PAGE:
| IUPAC name
| Systematic IUPAC name
| Other names
|Density||1.014 g/cm3 (15 °C)|
|Melting point||2 °C (36 °F; 275 K)|
|Boiling point||114 °C (237 °F; 387 K)|
|Solubility|| Reacts with acids, halogens, hydrogen peroxide|
Soluble in methanol, ethanol, propanol, isobutanol and amyl alcohol
|Vapor pressure||1 kP (at 30.7 °C)|
Std enthalpy of
|Safety data sheet||Sigma-Aldrich|
|Flash point||52 °C (125.6 °F; 325 K)|
|Lethal dose or concentration (LD, LC):|
LD50 (Median dose)
|59–60 mg/kg (oral in rats, mice)|
LC50 (Median concentration)
| 260 ppm (rat, 4 hr)|
630 ppm (rat, 1 hr)
570 ppm (rat, 4 hr)
252 ppm (mouse, 4 hr)
Except where otherwise noted, data are given for materials in their standard state (at 25 °C [77 °F], 100 kPa).
Hydrazine is an inorganic compound with the chemical formula N2H4 or H2N-NH2. It is a toxic compound used as rocket fuel.
- N2H4 + H2SO4 → N2H5HSO4
Hydrazine is a clear fuming oily liquid, with a toxic strong ammonia like odor. It is miscible with water, and soluble in several solvents, like methanol or ethanol. Hydrazine boils at 114 °C and melts at 2 °C.
Anhydrous hydrazine is sold by chemical suppliers, though it's not easily available to the amateur chemist due to its hazards.
Anhydrous hydrazine can be made by reacting hydrazine sulfate with a strong base, filter the reaction product and drying the resulting condensate. Avoid distilling the resulting hydrazine at atmospheric conditions and pressure, as it may explode. Distillation can be done in an inert atmosphere, but any trace of air may lead to an explosion.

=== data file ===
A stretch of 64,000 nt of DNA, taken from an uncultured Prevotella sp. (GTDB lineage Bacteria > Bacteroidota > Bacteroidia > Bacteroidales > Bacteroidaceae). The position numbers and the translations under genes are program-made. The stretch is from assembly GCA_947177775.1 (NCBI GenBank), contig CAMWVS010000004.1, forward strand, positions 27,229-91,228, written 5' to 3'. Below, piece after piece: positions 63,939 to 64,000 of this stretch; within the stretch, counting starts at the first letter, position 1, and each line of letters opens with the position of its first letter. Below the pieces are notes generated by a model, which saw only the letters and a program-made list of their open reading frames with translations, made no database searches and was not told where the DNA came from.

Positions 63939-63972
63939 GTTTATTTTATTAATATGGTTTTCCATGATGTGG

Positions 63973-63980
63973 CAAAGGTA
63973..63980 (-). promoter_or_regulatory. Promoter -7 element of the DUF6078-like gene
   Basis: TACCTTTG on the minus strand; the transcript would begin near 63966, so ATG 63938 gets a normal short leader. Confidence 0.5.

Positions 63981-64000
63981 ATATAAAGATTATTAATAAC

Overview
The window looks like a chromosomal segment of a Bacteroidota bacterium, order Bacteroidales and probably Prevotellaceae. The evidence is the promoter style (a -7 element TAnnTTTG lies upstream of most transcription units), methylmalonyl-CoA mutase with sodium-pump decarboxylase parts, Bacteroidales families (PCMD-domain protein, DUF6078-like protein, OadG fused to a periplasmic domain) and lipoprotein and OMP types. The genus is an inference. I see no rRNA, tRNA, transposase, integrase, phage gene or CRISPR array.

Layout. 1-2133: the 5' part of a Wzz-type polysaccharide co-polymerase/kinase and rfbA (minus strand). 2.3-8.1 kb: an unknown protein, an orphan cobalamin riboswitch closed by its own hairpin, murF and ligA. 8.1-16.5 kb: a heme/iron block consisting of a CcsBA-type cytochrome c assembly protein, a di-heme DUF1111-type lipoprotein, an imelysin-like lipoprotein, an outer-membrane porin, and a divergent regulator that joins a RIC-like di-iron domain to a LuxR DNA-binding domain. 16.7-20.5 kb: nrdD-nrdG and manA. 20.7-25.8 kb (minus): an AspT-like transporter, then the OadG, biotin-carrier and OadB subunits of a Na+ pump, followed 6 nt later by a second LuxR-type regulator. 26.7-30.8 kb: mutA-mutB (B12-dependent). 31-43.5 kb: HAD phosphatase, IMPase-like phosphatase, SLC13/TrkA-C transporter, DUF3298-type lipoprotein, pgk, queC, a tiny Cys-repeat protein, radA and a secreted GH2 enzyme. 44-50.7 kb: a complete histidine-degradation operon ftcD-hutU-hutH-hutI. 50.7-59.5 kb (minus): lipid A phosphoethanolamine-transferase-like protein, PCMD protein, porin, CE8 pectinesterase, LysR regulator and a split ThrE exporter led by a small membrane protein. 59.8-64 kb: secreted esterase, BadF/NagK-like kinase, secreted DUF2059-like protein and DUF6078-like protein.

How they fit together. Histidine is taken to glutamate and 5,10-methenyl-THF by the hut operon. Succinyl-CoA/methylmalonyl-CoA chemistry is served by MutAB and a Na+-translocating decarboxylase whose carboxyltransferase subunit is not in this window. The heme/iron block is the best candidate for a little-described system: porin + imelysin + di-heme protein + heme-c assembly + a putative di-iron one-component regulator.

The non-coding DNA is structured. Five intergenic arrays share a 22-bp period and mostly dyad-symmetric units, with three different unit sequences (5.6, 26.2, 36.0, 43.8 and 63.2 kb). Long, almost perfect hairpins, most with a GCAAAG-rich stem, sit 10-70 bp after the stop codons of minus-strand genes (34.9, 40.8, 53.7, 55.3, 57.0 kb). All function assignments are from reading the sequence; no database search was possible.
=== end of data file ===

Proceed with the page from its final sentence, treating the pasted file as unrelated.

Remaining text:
- Make hydrazine sulfate
- Make sodium azide
- Make hydrazoic acid (DANGEROUS!)
- Make nickel hydrazine nitrate
- Reducing agent
- Rocket fuel
Free hydrazine is extremely toxic and should only be handled with proper protection. It will slowly decompose to release nitrogen and ammonia. As a solution is less dangerous, though it's fumes are still very toxic. It may explode during its distillation in the presence of oxygen, due to its low autoignition point, so it's best to perform the distillation in an oxygen-free environment.
Due to these risks, the safest way to handle hydrazine is in the sulfate form.
While it can be stored in sealed or closed containers, the best and safest way to store hydrazine is in salt form, most often as the sulfate form. It can be easily liberated from this form with an alkali when or if needed.
Hydrazine will slowly leach silica from glass, so avoid storing it in glass containers. Type 304L and 347 stainless steel containers are generally used for storing hydrazine, though high density polyethylene is also suitable.
Hydrazine can be neutralized with a diluted solution of calcium hypochlorite or another oxidizer. Avoid using strong or concentrated oxidizers, like conc. hydrogen peroxide, as this will result in a steam explosion.